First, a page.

Palma, from 23 to 25 October 2013
Celebrating and Enhancing the Tourism
Knowledge-based Platform: A Tribute to Jafar Jafari


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Thursday 24 October, 2013 12:30 to 12:50 Oral Communication
The Tourist Experience: A Conceptual Framework
Speaker: Natalia Tur, Universitat de les Illes Balears

Authors: Natalia Tur, Javier Rey-Maquieira, Vicente Ramos


Nowadays, many tourist destinations around the world are facing several competitiveness problems. In this context, seeking for alternative strategies which allow the design of new competitive advantages becomes essential. To overcome this need, the creation of tourist experiences currently performs as an interesting and innovative strategy for many destinations, especially for those facing maturity. Considering the academic sphere, the experiential concept becomes one of the major trends followed by tourism economics’ current research. But, what is exactly a tourist experience? Which specific attributes distinguish tourist experiences from traditional tourism goods and services? Along the last decades, many authors from different fields have attempted to provide a generic concept for the experience. However, the major part of contributions resulted in partial definitions, describing only isolated attributes of the experience (Abrahams 1986; Denzin 1992; Arnould and Price 1993; Edgall’s et al 1997; Gupta and Vajic 1999; Schmitt’s 1999; Pine and Gilmore 1999; Lewis and Chambers 2000; Mossberg 2007; Oh et al 2007; Ray 2008). Few have tried to depict an integrated conceptual framework considering all the different dimensions of the experience. The same happens for the specific case of the tourism industry, where the available definitions of the tourist experience are even more limited (Uriely 2005; Andersson 2007; Titz 2007; Lashley 2008). Thus, due to the intangibility of the related concepts, there seems to be an important shortcoming regarding the definition of the tourist experience and the construction of an integrated model. A complete definition considering all the attributes of the tourist experience is still missing. These shortcomings become the departure point of our research. Keeping this limitation in mind, our main purpose is to extend each attribute’s comprehension and to collect them all into a unique conceptual model for the tourist experience, able to be measured in empirical terms. Building a conceptual framework for the tourist experience requires a previous detailed assessment of the existing knowledge, so each of the attributes we discuss is studied applying a theoretical methodology of analysis. In that sense, enriching prior contributions about each attribute with new and innovative findings becomes essential to provide an integrated definition for the tourist experience. The key arguments provided along the research are sustained on a direct comparison between the tourist experience and traditional tourism goods and services. A list of different economic distinctions is suggested and the main attributes of the tourist experience are deeply analyzed. The direct comparison becomes a very useful tool to understand which attributes of the tourist experience explain the source of new value and becomes a pioneering contribution into the tourism and hospitality field. Due to its special peculiarities, the tourist experience is recognized as a distinct economic offering inside the tourism market, able to add new value to the production chain by means of upper levels of differentiation. Among the different peculiarities detected, the idea of co-production is specially highlighted. Rather than being produced by a single supplier, tourist experiences are based on the incorporation of individual’s subjectivity inside the production process. The incorporation of tourists’ perceptions as well as their own senses, emotions and prior state of mind relative to consumption allow the co-production of each single tourist experience. Pine and Gilmore (1999) suggest that no two equal experiences exist, since any good or service can be turned into a unique experience by means of enriching the core product with each individual’s subjectivity, achieving upper levels of differentiation and creating a new source of value. The incorporation of the more irrational side of consumers, the one governed by emotions and feelings, constitutes an important challenge for the existing literature. Once each of the attributes of the tourists experience has been separately recognized, we are able to provide a complete definition for the concept. In addition, we provide an integrated conceptual framework for the tourist experience. Individual’s perceptions regarding the environment, social interactions and the core product are coupled with his/her own psychic loading (Tofler, 1970) to conform each single tourist experience. It must be noticed that the applicability of this conceptual model goes beyond the theoretical contributions, since it also allows its measurement in empirical terms. Thus, the contributions of this research go beyond the tourism economics field, since relevant results could also be obtained in the Management/Marketing field. In that sense, many tourism firms currently believe in experience staging as a very useful tool to improve their competitiveness through upper levels of satisfaction. BIBLIOGRAPHY Abrahams, R.D. (Ed.). 1986. “Ordinary and Extraordinary experience.” University of Illinois, Urbana, IL. Andersson, T.D. 2007. "The tourist in the experience economy." Scandinavian Journal of Hospitality and Tourism 7(1):46-58. Arnould, Eric J., and Linda L. Price. 1993. "River Magic: Extraordinary Experience and the Extended Service Encounter." Journal of Consumer Research 20(1):24-45. Denzin, N.K. 1992. “Symbolic Interactionism and Cultural Studies: The Politics of Interpretation” Blackwell: Cambridge. Edgall, S., K. Hetherington, and A. Warde. 1997. "Consumption Matters: The Production and Experience of Consumption." Blackwell, Oxford. Gupta, S., and M. Vajic. 1999. “The contextual and dialectical nature of experiences.” SAGE Publications. Lashley, C. 2008. “Marketing hospitality and tourism experiences.” Butterworth-Heinemann: Oxford, UK. Lewis, R.C., and R.E. Chambers. 2000. “Marketing Leadership in Hospitality.” Mossberg, L. 2007. "A Marketing Approach to the Tourist Experience." Scandinavian Journal of Hospitality and Tourism 7(1):59-74. Oh, H., A. M. Fiore, and M. Jeoung. 2007. "Measuring Experience Economy Concepts: Tourism Applications." Journal of Travel Research 46(2):119-32. Pine II, J., and J.H. Gilmore. 1999. “The Experience Economy: Work is a Theatre and Every Business a Stage” Harvard Business School Press, Boston. Ray, A. 2008. "Experiential Art: Marketing Imitating Art Imitating Life." In http://www.experiencetheblog.com/ 2008_05_01_archive.html. Schmitt, B. 1999. "Experiential Marketing." The Free Press, New York. Titz, K. 2007. “Experiential consumption: affect - emotions - hedonism.” Butterwoth-Heinemann, Oxford, UK. Toffler, A. (Ed.). 1970. Future Shock. . Uriely, N. 2005. "The tourist experience: Conceptual Developments." Annals of Tourism research 32(1):199-216.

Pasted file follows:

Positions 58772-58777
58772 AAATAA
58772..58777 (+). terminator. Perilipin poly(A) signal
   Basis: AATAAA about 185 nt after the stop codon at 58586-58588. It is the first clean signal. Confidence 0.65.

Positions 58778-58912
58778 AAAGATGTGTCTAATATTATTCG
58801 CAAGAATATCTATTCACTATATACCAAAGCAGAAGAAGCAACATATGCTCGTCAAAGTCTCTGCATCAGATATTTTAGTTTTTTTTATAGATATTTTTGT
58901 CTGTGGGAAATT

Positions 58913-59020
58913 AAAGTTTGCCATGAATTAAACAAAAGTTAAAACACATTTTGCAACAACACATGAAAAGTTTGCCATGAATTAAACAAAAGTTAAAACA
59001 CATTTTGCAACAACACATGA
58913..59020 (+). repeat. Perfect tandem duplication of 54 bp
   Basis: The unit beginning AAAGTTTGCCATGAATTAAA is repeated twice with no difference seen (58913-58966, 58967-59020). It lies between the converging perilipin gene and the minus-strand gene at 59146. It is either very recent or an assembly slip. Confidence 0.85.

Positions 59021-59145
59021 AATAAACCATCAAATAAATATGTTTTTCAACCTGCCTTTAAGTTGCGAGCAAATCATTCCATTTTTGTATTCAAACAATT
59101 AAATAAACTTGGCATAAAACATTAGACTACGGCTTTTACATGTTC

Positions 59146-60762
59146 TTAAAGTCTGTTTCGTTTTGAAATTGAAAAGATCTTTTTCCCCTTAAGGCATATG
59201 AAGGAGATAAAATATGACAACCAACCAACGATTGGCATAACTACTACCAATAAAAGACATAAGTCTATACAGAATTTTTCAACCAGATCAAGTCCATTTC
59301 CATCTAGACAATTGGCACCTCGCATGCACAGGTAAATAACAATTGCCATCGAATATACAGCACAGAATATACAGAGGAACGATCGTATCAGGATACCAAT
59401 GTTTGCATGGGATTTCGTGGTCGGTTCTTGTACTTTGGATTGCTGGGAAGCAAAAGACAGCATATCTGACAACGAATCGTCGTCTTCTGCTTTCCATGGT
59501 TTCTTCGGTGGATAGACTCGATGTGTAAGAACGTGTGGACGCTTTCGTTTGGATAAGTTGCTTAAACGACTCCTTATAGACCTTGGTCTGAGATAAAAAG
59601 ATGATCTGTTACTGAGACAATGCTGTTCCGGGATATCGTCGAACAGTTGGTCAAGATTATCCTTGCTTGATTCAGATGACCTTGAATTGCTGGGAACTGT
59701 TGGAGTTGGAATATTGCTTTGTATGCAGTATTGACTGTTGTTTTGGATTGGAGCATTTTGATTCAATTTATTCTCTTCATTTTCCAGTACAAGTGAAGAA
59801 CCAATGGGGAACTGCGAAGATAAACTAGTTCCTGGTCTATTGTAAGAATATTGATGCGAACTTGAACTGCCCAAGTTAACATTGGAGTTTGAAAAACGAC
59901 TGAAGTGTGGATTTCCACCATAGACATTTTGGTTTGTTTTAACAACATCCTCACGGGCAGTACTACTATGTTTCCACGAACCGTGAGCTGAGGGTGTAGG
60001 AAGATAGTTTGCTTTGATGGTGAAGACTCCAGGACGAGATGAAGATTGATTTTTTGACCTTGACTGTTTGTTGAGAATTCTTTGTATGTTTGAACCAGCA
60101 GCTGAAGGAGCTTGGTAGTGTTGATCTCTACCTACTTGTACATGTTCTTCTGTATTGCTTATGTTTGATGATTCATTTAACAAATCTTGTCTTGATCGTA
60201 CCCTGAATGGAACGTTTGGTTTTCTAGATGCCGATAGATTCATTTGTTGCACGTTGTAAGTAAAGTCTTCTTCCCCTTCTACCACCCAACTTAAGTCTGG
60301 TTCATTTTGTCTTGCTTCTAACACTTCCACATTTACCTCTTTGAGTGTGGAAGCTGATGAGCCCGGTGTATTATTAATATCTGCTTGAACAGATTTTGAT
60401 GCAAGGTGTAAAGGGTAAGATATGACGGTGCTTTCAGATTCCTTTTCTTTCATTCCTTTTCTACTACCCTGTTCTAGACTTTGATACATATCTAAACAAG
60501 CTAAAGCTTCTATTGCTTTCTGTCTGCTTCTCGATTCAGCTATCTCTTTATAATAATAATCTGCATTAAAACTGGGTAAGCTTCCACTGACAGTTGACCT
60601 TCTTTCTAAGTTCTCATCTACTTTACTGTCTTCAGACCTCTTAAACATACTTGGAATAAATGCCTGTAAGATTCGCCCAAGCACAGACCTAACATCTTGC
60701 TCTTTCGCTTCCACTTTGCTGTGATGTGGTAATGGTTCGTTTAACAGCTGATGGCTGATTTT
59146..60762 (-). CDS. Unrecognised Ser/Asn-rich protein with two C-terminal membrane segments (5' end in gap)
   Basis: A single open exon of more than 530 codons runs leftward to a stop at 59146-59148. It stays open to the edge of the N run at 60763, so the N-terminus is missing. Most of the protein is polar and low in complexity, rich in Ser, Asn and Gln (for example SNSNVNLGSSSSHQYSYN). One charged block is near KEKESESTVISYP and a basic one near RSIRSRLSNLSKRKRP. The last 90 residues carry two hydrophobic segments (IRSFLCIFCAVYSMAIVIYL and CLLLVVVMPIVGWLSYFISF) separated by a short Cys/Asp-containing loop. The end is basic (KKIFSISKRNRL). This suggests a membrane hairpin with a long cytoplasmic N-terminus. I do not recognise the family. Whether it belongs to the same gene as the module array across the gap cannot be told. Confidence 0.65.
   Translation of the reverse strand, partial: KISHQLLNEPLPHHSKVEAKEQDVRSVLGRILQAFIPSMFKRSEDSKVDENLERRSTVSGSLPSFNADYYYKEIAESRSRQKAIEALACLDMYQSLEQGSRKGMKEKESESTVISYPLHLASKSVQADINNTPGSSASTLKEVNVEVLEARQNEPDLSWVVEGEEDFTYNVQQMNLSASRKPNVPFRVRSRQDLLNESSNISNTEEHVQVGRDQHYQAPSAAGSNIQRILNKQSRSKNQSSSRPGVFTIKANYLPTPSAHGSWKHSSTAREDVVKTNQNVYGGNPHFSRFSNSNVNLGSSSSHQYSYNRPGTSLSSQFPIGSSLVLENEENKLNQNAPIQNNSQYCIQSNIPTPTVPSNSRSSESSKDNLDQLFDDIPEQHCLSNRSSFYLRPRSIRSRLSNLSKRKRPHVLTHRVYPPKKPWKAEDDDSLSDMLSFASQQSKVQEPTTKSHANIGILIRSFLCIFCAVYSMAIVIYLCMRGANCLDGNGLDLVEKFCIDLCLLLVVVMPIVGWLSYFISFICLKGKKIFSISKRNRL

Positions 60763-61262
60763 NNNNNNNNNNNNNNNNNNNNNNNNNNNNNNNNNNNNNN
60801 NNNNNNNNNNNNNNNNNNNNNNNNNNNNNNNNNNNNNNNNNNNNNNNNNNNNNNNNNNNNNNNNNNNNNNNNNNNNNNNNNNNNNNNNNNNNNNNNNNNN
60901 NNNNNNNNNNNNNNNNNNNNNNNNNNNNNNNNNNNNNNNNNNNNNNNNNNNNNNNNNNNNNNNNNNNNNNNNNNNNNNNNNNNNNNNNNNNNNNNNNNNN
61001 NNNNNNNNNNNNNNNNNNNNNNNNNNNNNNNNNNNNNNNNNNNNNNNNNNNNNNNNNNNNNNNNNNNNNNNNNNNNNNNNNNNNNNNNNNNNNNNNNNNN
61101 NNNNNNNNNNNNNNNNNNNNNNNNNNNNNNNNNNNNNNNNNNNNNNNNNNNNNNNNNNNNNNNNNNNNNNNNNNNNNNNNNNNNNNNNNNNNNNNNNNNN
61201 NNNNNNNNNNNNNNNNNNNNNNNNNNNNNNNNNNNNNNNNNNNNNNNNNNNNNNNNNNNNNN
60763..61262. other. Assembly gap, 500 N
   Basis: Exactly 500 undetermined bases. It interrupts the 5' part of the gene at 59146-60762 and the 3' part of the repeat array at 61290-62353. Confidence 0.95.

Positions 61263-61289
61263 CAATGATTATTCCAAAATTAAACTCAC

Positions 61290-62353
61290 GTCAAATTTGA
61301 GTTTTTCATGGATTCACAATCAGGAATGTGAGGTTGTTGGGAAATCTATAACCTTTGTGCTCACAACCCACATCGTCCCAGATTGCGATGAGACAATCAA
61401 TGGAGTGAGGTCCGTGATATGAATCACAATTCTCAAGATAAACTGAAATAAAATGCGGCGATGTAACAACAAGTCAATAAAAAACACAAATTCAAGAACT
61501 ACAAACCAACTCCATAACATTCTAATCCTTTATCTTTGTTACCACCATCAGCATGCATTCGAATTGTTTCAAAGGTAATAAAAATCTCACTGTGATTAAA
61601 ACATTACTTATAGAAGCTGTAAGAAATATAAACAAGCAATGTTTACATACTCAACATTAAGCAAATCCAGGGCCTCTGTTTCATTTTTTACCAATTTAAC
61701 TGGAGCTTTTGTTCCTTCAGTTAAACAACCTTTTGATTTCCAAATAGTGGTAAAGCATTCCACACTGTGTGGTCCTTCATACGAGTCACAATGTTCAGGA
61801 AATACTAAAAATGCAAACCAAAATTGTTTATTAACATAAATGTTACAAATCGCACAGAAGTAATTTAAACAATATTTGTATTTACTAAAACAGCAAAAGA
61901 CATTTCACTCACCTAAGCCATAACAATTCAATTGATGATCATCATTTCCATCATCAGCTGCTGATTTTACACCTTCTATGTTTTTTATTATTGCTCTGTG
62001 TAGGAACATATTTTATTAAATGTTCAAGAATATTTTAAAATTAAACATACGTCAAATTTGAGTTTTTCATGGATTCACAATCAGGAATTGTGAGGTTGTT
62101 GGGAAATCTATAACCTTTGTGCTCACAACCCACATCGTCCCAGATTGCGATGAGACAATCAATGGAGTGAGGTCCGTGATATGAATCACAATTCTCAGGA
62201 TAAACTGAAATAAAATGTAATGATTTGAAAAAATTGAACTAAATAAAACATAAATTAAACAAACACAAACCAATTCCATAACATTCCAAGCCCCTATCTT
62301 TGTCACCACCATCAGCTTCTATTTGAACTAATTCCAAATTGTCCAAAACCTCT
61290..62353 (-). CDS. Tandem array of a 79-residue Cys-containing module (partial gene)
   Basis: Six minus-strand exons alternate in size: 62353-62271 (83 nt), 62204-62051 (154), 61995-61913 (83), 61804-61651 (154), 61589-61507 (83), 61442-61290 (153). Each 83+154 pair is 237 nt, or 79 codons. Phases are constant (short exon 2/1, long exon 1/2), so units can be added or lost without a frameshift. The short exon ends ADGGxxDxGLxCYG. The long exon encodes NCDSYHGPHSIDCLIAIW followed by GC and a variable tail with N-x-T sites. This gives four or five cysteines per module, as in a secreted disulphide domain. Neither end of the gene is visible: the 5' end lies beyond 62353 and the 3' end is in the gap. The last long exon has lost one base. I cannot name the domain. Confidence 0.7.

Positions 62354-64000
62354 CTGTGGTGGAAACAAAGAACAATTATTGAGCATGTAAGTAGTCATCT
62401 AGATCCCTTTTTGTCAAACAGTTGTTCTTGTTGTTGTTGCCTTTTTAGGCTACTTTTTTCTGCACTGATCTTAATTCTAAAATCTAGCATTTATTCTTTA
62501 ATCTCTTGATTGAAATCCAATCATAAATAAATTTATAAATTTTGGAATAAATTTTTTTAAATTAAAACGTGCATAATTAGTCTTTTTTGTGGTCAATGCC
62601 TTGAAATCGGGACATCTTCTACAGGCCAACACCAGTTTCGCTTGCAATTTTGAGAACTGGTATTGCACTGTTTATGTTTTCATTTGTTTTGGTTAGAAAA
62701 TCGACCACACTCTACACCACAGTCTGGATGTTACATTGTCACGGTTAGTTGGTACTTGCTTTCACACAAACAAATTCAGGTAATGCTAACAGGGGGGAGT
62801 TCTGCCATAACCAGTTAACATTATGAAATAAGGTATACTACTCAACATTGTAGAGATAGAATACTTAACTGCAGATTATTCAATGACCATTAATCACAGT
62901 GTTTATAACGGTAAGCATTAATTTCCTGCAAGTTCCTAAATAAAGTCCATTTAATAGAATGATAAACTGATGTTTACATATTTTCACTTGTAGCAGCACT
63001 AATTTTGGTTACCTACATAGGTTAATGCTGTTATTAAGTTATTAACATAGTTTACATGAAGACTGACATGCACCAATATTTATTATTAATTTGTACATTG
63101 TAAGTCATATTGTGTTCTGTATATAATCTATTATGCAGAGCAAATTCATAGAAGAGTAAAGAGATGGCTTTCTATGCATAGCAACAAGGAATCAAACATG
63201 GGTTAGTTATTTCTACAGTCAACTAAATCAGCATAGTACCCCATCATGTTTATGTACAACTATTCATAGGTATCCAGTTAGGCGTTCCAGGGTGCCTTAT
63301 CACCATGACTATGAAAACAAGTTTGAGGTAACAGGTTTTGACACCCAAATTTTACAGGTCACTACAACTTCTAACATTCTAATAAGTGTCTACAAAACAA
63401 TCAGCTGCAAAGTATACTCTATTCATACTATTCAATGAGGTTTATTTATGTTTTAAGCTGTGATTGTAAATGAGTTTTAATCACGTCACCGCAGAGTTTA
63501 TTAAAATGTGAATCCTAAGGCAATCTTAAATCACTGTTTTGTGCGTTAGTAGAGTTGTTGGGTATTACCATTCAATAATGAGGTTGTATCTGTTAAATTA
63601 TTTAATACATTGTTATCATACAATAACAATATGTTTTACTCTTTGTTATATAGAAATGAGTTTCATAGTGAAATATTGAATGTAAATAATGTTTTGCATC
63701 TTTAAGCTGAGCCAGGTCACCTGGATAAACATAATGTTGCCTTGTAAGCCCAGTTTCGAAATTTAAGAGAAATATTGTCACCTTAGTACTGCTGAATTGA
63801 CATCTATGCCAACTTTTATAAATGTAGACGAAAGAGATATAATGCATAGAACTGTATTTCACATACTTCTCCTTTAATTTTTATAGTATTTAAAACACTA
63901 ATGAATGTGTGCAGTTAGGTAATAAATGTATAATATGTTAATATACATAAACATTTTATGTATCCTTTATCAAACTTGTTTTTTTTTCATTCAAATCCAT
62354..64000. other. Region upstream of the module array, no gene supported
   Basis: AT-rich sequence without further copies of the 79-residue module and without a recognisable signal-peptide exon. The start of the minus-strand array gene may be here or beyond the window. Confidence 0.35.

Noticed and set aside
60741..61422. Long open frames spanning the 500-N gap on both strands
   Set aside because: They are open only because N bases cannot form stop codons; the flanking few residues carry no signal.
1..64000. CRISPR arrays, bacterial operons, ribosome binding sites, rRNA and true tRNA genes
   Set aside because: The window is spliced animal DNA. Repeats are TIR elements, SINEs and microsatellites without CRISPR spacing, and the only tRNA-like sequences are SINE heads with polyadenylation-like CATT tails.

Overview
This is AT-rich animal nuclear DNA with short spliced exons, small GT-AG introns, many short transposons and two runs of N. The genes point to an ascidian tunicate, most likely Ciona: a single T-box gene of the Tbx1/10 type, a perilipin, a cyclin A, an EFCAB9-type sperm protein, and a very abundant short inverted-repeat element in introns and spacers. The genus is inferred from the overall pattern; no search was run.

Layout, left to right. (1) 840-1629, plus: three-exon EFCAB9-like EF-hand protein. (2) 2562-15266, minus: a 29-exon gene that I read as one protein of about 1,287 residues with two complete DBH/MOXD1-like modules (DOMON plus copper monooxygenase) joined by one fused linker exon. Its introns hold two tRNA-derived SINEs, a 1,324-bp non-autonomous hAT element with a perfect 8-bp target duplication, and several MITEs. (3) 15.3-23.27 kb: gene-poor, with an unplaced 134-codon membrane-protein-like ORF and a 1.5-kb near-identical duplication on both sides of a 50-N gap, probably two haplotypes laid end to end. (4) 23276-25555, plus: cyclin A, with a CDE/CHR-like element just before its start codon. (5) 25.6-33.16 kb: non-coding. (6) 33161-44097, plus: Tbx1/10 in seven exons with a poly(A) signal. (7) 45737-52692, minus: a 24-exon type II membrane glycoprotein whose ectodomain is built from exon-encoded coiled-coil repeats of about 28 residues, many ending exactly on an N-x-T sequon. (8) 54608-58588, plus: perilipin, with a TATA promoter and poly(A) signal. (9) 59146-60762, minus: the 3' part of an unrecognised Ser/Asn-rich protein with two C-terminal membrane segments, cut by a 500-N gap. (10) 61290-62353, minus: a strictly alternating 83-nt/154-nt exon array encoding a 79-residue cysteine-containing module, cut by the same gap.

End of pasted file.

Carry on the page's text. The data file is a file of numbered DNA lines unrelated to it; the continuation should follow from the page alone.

Session 2 – Tourism experiences
Place: Room SB03

Other activities in Session 2 – Tourism experiences
12:50 h. to 13:10 h.Oral Communication

Multi-sensory tourist experiences

Speaker: Jens K. Steen  Jacobsen, University of Stavanger, Norway
13:10 h. to 13:30 h.Oral Communication

Tourist experience: The mission and customers

Speaker: Francesc Fusté Forné, Escola Universitària Formatic Barna - Universitat de Girona